Emu: A Bird Worth Its Weight
Aboriginal Healing Oil Now A Beauty Aid
LOS ANGELES--June 6, 1999-- In
the central desert of Australia some 50,000 years ago, the Aborigines used
medicinal plant, herbs and animals to relieve countless afflictions.
One common remedy was emu oil. The emu, a flightless bird, was prized for
its most valuable attribute--oil that aids healing. The unique
properties of emu oil were reportedly discovered by the Aborigines when
they began collecting the oil as it dripped off the hide, and started
using it as a pain reliever for muscles and joints and as a
anti-inflammatory substance for burns.
In some cases of wound healing, the "patient" was placed in the
sun and wrapped in the hide with the fatty side, which contains the oil,
facing toward the skin. It's the emu's fatty acids, which are similar to
those normally found in human skin, that help hydrate the skin, enabling
it to retain moisture, making it softer, firmer and more elastic.
Beauty professionals across the country are touting the benefits of emu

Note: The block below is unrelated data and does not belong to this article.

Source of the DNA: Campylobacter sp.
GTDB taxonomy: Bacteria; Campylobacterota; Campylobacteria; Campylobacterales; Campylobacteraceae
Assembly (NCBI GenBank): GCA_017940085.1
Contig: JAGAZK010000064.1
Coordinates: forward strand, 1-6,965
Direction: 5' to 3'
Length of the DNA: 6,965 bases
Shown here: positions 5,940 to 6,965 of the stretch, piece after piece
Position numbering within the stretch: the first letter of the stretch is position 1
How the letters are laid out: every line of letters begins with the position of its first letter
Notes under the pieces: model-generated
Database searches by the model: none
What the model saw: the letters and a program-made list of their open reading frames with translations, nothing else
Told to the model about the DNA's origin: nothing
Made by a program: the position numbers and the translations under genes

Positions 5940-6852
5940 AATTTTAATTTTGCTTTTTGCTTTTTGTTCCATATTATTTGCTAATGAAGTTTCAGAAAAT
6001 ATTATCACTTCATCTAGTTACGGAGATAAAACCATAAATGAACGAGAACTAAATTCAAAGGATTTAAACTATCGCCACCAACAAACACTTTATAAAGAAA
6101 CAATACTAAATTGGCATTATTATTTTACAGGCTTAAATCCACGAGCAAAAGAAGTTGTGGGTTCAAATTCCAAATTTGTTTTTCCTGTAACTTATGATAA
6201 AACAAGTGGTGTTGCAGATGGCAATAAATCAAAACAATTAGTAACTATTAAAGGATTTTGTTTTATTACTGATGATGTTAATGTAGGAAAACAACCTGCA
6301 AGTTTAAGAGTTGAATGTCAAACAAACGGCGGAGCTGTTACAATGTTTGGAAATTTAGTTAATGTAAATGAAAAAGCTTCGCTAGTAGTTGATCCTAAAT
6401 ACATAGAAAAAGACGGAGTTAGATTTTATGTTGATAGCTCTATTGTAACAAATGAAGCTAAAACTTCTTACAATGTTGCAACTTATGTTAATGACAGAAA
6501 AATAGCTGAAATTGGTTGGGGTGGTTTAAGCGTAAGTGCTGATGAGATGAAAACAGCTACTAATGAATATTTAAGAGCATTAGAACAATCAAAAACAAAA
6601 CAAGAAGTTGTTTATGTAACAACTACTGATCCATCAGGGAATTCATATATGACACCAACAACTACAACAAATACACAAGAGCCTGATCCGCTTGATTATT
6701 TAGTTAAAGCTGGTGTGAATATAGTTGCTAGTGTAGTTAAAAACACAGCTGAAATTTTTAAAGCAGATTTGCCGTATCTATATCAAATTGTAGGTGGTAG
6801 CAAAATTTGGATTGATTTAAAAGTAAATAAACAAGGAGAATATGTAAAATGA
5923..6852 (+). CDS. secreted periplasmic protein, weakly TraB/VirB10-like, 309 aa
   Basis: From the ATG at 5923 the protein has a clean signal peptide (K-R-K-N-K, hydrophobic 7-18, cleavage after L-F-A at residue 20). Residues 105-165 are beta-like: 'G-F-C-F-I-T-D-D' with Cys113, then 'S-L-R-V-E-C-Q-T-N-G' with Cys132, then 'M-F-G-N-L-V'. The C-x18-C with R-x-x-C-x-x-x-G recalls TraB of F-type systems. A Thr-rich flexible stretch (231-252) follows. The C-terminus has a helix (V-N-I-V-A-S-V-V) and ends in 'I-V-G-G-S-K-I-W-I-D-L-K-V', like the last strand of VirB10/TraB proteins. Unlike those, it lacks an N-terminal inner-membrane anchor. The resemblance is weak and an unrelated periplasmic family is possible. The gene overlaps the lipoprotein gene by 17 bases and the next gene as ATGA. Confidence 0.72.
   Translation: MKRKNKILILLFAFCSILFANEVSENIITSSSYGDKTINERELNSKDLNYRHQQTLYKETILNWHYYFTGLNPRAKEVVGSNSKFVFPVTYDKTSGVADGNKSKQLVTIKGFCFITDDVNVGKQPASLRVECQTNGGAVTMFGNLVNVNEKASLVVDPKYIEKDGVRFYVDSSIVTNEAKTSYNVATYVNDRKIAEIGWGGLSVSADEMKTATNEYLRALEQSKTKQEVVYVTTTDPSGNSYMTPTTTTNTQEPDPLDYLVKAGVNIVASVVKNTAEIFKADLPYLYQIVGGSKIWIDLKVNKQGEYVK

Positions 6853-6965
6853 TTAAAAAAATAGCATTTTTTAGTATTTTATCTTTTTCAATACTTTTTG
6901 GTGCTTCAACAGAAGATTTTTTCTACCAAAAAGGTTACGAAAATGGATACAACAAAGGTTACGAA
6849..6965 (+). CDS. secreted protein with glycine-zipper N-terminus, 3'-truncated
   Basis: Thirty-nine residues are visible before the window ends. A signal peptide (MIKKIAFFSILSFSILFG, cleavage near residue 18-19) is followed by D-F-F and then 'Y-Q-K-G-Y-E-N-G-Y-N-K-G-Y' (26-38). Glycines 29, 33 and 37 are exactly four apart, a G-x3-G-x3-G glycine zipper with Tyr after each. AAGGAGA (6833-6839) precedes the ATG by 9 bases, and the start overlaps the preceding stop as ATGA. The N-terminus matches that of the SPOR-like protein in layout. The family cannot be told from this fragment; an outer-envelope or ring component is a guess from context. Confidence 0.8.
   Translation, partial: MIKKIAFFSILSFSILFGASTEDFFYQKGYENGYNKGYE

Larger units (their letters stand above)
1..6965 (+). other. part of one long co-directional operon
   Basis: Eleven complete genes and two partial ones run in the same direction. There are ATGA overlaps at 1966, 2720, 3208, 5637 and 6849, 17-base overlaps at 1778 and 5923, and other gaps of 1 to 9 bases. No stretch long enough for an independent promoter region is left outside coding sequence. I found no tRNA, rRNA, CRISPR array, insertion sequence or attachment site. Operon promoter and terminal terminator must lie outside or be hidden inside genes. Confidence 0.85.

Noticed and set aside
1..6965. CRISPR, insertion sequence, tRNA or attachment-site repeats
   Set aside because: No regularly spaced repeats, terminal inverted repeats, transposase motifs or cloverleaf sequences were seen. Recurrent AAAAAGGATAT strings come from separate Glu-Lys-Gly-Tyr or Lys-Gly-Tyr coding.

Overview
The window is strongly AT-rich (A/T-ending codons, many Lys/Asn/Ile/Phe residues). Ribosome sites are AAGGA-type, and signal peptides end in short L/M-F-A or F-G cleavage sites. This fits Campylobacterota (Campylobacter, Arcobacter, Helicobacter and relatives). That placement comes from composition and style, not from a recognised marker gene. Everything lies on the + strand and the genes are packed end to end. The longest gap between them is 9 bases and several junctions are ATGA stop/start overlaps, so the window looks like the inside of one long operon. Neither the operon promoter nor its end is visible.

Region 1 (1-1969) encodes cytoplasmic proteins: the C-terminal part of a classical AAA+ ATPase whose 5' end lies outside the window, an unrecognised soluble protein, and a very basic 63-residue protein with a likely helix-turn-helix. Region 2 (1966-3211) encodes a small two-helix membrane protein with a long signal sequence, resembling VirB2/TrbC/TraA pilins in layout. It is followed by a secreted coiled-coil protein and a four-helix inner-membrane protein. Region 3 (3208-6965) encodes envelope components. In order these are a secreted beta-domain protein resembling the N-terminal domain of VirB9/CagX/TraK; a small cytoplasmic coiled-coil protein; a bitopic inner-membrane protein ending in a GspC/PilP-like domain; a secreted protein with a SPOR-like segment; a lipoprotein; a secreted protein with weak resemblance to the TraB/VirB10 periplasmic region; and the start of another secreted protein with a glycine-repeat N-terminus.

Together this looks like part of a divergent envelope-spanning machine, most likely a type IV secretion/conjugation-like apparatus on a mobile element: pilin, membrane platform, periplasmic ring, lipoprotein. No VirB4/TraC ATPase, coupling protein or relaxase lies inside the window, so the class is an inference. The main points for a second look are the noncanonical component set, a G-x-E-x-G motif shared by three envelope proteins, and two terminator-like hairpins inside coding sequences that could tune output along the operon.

oil. Found in cosmetics, soaps and shampoos, it has been reported that emu
oil also thickens aged, mature skin, making it appear younger. One study
reported that 100 percent emu oil rubbed into the skin twice daily would
thicken the skin by 14 percent.
The oil is highly penetrating and won't clog pores. It can help people
whose skin is parched, cracked and has lost its smooth, healthy look.
The Aborigines relied on the healing bird to treat their wounds, burns and
the remedy skin ailments. Today, emu oil is proving to be a wonder for
moisturizing and beauty. It has grown into an industry with more than
1,000 emu oil products sold in health and natural food stores.